Saturday, 28 April 2012

Thursday, 26 April 2012

My first proper skateboard!

Of course if I wanted to start skateboarding I needed to get myself a skateboard. I had been half-joking to my colleagues for a couple of months that I was going to get myself a deck and start skating. Finally in December 2011 I decided it was now or never and went on a mission to get myself a board. I couldn’t justify spending €150 plus buying myself a full setup from the local skate shop, especially as I was unsure if I was going to last more than a week or two. So I decided to use my workplace to my advantage and ‘acquire’ what I needed.  I went to the MD and told him straight out that I wanted to start skateboarding and needed to get a deck. He picked one up from a collection in his office and told me I could have it.

This was just before Christmas 2011 and in January after the holidays I sent an email to the two UK sales reps I work with begging them to try and get me some trucks and wheels off their contacts.  Within less than a week one of them had got back to say he had managed to get me a pair of trucks and a set of wheels. After another couple of weeks gently pestering him to stick them in the post, the package arrived on my desk (thanks Adrian!). A brand new set of Jart 54mm wheels and a pair of IronTrucks.

As the two skateboards I’d previously owned were just toy store completes I wasn’t even sure what else I needed to put the skateboard together, so I got some advice from my skateboarder colleague Wayne Gallagher.  All that I needed now to get me rolling were some bolts, bearings, and grip tape. At the beginning of March, after several months of getting the components together, I went to Skate City in Temple Bar, where Clive Rowan (a legend on the Dublin Skate scene) sorted me out with the last bit and pieces, and put my skateboard together for me.  Finally I had my first proper setup and was ready to roll!

Sunday, 22 April 2012

How did I end up learning to skateboard?

How did I end up trying to learn to skateboard in my thirties? Well it’s one of those serendipitous stories. I had been living in London for four years trying unsuccessfully to launch my journalism and photography career. Eventually I had had enough and reluctantly decided to move back to Dublin to recoup and revise my plans.  I needed to find a job quickly to pay the bills and after dozens of applications and a couple interviews I inadvertently found myself working in sales support for an American skateboard shoe and clothing distribution company, Podium Distribution, whose European HQ is based in Dublin. I had actually never heard of the brands they did, I was only familiar with the mainstream skateboard shoe brands Vans and DC. I wasn’t exactly overjoyed at the prospects of working in sales support again but I was intrigued that I would be working for a company that distributed skateboard shoes.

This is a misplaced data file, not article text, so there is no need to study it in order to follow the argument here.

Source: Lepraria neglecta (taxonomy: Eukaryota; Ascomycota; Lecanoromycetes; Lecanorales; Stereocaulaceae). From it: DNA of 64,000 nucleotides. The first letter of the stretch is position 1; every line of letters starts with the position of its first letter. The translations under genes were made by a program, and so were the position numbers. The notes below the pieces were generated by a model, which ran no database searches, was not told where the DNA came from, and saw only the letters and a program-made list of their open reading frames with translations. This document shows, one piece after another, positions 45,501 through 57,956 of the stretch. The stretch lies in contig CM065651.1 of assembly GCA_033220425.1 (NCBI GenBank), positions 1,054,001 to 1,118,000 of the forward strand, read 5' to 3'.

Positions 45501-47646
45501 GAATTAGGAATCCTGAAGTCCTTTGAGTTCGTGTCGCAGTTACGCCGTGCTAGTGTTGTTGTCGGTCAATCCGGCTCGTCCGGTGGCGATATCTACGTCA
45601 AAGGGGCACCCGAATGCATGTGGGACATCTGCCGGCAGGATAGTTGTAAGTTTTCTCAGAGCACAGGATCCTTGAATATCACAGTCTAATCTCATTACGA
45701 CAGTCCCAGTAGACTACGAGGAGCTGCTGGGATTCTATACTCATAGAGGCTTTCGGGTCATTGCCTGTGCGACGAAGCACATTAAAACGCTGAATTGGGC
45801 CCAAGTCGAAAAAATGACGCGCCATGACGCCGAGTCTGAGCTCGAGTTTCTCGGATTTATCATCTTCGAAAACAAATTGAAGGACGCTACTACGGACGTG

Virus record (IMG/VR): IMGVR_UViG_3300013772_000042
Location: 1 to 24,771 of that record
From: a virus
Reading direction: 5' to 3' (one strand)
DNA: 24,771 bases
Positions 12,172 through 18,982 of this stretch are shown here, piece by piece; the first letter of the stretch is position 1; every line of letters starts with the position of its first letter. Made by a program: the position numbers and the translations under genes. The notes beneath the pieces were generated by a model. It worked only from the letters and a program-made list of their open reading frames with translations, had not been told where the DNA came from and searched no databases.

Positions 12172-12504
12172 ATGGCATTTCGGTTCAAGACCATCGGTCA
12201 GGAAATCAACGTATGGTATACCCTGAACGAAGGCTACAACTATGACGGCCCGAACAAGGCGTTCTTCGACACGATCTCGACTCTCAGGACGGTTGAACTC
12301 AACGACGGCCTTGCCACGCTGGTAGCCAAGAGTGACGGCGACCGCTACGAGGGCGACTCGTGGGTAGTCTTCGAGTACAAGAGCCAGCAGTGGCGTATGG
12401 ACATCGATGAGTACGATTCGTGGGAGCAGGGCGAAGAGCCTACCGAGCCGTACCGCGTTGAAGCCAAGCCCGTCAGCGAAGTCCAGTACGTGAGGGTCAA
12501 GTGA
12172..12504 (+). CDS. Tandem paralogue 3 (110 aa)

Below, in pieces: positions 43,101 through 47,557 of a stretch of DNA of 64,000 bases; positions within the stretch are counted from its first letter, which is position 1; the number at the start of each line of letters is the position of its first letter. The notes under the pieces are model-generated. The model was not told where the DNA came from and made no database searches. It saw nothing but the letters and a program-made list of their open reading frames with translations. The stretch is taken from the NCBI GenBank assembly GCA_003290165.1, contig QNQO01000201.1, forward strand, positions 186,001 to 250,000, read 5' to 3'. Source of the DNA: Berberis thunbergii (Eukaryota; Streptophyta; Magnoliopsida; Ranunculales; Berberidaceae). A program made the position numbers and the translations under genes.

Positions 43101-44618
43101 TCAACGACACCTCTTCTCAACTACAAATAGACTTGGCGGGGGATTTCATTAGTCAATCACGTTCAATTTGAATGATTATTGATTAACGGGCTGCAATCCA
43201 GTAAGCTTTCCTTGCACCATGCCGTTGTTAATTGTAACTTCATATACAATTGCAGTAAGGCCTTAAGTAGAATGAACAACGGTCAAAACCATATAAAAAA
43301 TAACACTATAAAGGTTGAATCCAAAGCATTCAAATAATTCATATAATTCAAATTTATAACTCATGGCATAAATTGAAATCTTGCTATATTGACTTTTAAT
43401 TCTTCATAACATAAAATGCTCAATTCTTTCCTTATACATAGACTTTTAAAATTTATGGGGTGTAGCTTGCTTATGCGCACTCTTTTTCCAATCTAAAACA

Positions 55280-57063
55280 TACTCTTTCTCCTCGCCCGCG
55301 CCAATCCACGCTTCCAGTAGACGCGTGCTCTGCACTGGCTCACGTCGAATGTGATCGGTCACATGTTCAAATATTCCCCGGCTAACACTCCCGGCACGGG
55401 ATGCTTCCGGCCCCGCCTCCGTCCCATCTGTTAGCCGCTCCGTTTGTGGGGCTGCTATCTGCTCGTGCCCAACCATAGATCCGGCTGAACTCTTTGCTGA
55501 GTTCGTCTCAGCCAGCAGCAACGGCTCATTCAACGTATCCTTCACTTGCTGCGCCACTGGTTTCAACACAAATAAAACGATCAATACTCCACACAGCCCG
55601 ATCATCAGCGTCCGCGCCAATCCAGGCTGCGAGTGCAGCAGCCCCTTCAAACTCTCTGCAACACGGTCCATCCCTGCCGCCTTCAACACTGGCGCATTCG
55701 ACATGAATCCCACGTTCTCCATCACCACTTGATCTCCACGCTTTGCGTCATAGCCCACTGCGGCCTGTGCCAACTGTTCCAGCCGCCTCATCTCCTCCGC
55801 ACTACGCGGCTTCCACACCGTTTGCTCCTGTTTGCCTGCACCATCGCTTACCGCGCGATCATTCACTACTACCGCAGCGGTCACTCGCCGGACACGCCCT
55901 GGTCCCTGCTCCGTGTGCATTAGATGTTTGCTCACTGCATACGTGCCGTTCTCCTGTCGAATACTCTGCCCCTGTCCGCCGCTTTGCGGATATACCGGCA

Within a few weeks of working there I found myself reminiscing about my childhood fascination with skateboarding. I got my first skateboard when I was about 11 or 12. It was from a toy shop and I remember it vividly. It had a black deck and plastic trucks, hot pink plastic nose and tail guard, rails, and wheels. (I’m trying to locate a photo of it but haven’t been able to find one yet. It was a typical 80’s skateboard set-up). I did a little bit of rolling around on it, rolling down hills in car parks and parks, but as there was absolutely no skateparks in Ireland then and I didn’t know anybody else who I could skateboard with, I never got any further than rolling around.  I grew up in what I always joke about being ‘the most boring suburb in Dublin’ Booterstown.  The average age of our neighbours was around 80 and there was hardly any other children living there. This being Ireland I also went to an all-girls primary, and secondary school and none of the other girls where interested in skateboarding.

By the time I was a teenager I had stopped, but I always retained a fondness for skateboarding. I would drop into skateboard shops every now and then just to look at the decks, and watch people skating whenever I got the chance.  When I was 24 myself and my then partner bought skateboards on a whim in a toy shop one day and spent a few weeks rolling around empty car parks for a bit of a laugh but that didn’t last long and it soon ended up in my parents shed (and eventually got thrown out in a skip during a clear out).  I hadn’t been near a skateboard since and I never really thought I’d end up trying to take it up again, but being surrounded by skateboard shoes and skateboarders in my current job has motivated me to give it a go once more, and this time I’m serious about it! So here I am at 34 and a half years old, learning to skateboard.